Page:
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Pay best tribute to Kofi Annan by stopping genocide in Myanmar -The Asian Age


Kofi Annan, the last UN General Secretary reaching the highest point of popularity in today's world, a few days ago at the age of eighty left this world which is turning towards the direction completely opposite to what he dreamt of.  His dreams were the same as the United Nations wishes to accomplish. But he saw his dreams getting lost in the hands of bad leaders during his time of global leadership as the UN SG. 

He saw how George Bush attacked Afghanistan and Iraq unilaterally and how the UN was being weakened by such other conducts. He did not have the power to prevent the US from undermining the global feelings of community. Then he saw Brexit and the election of Trump as America's president. 

He used to live in the world where world leaders "worked with each other". Then he saw a different world evolving and the pains he felt is revealed in this statement:  "But today, we have lots of little men in high places, and they don't always seem to understand the risks we are all in." (A Warning for World Leaders from Kofi Annan, by Farah Nayeri, The New York Times, Sept. 20, 2017)

I am, being not competent, not going to discuss this great person. I shall go to another point that is nearer me for dealing with after just quoting a few big persons who have paid fitting tributes to him. Kofi Annan strongly stood for the UN and global democracy. 

Ian Black mentioned: "In 1998 he ruffled feathers in Washington and beyond - in Bill Clinton's second term - when he said that Saddam Hussein was someone he could "do business with". (Kofi Annan: a kind statesman and a gifted diplomat, The Guardian, 18 August 2018)

Gordon Brown, former Prime Minister and Chancellor of the Exchequer of the United Kingdom, called Annan a 'leader of leaders' in his Project Syndicate article 'A Man for All Diplomatic Seasons' (Aug 21, 2018). Mr Brown wrote in his tribute, "In the last few months, I talked with Annan about Myanmar and the pathbreaking proposals put forth by his Advisory Commission on Rakhine State, which, even now, offer the best chance of reconciliation and an end to the crisis that has been destroying lives in that strife-torn country."

In fact, as long as the world keep's its eyes shut to the Rohingya genocide, all tributes paid to Annan by world leaders are phony. If Annan's words about the Rohingya crisis are not followed by actions in the political fields in Myanmar and across the globe, the politicians' tributes to him are nothing but customary, silent disrespect towards him and a trick to place him into the bin of forgetfulness.

In 2006, Aung San Suu Kyi requested the Kofi Annan Foundation and the Office of the State Counselor to establish an Advisory Commission on Rakhine State in order to examine the complex challenges and find ways to overcome these. After one year, on 23 August 2017, the commission submitted its final report to national authorities. 

At the news conference on this occasion, Kofi Annan, Chair of the Advisory Commission on Rakhine State, said, "Unless concerted action - led by the government and aided by all sectors of the government and society - is taken soon, we risk the return of another cycle of violence and radicalization, which will further deepen the chronic poverty that afflicts Rakhine State." "There's no time to lose. The situation in Rakhine State is becoming more precarious," he said.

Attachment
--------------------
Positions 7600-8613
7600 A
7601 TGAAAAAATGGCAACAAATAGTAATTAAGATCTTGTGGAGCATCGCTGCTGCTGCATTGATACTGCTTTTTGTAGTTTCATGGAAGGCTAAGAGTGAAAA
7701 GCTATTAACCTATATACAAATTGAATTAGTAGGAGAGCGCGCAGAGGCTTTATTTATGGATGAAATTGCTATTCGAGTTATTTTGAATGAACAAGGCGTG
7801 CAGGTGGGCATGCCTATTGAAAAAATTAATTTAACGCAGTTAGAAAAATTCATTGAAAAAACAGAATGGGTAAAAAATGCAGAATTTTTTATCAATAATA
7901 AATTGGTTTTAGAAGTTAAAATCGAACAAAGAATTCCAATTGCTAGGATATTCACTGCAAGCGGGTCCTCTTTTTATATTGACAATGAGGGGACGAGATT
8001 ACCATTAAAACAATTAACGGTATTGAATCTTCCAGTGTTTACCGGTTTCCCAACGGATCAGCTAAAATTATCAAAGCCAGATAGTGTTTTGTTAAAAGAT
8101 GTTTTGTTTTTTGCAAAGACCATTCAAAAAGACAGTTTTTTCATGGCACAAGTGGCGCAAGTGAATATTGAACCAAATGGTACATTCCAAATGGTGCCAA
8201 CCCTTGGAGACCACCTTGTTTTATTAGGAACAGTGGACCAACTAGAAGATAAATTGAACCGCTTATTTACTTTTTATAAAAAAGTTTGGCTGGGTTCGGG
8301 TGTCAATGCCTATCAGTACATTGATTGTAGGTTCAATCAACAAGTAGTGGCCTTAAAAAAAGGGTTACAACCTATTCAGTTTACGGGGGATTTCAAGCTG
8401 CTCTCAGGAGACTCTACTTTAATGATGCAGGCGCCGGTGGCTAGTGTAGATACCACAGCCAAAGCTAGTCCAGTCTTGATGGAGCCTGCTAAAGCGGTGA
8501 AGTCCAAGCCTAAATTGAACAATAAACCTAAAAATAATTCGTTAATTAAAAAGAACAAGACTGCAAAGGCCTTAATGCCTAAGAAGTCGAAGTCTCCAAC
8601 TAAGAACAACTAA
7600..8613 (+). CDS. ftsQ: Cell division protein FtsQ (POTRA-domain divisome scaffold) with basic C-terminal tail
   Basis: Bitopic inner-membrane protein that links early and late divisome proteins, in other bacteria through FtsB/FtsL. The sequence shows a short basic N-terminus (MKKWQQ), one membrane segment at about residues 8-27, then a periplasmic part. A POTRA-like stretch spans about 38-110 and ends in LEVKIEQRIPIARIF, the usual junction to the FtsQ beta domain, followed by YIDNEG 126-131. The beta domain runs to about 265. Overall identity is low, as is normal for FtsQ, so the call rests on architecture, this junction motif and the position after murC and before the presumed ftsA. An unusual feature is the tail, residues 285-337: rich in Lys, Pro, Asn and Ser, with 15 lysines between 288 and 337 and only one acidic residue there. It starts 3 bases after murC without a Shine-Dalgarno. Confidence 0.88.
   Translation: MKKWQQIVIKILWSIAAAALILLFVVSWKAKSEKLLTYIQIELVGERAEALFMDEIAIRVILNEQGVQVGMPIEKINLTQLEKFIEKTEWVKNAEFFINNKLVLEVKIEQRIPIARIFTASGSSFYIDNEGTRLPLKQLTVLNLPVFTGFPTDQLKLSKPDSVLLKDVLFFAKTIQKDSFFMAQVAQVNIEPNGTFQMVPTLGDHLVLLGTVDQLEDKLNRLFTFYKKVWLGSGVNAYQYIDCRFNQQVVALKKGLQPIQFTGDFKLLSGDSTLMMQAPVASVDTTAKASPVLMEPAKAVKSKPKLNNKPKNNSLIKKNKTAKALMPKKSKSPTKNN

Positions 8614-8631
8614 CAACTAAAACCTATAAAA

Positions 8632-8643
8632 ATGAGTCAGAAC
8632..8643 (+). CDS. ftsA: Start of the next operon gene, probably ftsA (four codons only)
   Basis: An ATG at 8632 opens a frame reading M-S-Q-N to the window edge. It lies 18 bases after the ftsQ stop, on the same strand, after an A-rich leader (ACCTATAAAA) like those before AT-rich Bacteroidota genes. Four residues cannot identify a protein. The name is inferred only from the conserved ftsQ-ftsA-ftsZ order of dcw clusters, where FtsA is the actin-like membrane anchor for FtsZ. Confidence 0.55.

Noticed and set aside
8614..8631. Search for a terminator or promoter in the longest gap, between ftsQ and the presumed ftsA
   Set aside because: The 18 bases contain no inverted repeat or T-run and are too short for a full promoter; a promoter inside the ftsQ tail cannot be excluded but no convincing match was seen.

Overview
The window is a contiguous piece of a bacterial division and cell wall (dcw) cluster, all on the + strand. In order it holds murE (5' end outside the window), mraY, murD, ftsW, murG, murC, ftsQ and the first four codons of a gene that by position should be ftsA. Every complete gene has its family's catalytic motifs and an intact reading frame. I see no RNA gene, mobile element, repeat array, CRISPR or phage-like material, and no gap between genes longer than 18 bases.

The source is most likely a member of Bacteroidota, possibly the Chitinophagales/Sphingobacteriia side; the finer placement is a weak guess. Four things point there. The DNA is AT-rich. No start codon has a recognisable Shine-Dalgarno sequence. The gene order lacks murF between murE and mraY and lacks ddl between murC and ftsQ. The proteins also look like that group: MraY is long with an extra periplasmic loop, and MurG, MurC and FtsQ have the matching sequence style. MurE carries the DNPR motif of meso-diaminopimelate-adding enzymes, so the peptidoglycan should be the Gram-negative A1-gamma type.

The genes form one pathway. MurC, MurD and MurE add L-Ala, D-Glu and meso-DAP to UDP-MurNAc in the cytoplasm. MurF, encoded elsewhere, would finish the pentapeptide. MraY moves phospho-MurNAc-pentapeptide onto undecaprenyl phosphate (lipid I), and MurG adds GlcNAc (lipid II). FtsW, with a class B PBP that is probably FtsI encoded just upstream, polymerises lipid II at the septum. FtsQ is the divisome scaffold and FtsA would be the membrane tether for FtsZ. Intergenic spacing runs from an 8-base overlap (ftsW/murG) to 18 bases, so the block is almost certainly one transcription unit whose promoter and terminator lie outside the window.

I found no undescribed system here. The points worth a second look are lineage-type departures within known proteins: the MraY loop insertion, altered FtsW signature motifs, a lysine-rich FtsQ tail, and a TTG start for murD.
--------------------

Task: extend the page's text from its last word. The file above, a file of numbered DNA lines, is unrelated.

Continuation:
But time has been lost and the situation in the Rakhine State has declined faster and reached a most precarious state since that report was published. A recent investigation by the United Nations has accused the Myanmar military of genocide against the Rohingya. 

The UN fact-finding mission recommended that the Security Council refer the situation in Myanmar to the International Criminal Court. Senior General Min Aung Hlaing, Commander-in-Chief of Myanmar's army, is one of six generals named for investigation and prosecution by this report for their war crimes and crimes against humanity. 

General Min and other senior officers, however, were thanked by the Annan commission for the cooperation they provided to complete the task of the commission. Suu Kyi was also thanked for her leadership in setting up the Commission. 

But the UN report says in a bolder fashion that the civilian authorities led by Suu Kyi "contributed to the commission of atrocity crimes" "through their acts and omissions" and by failing to use their positions to stop them. It clearly shows the deterioration of the situation in Myanmar.  

The Anan Commission made 88 recommendations which focus on various aspects of the crisis specifically on citizenship verification, rights and equality before the law, documentation, the situation of the internally displaced and freedom of movement, which seriously affect the Muslim population. 

The Rohingya genocide unleashed by the Myanmar military is the consequence of ignoring the report and taking no step in implementing its all or at least some major recommendations. 

Now there is no alternative to putting an effective international pressure upon Suu Kyi and her government to pay heed to these recommendations. Only this can pay a genuine tribute to Kofi Annan, the man who offered a very good plan to Myanmar for behaving decently in the global community, which, however, is being torn asunder by "lots of little men in high places" today.     


The writer is Executive Editor of SHIKKHALOK, a CDIP
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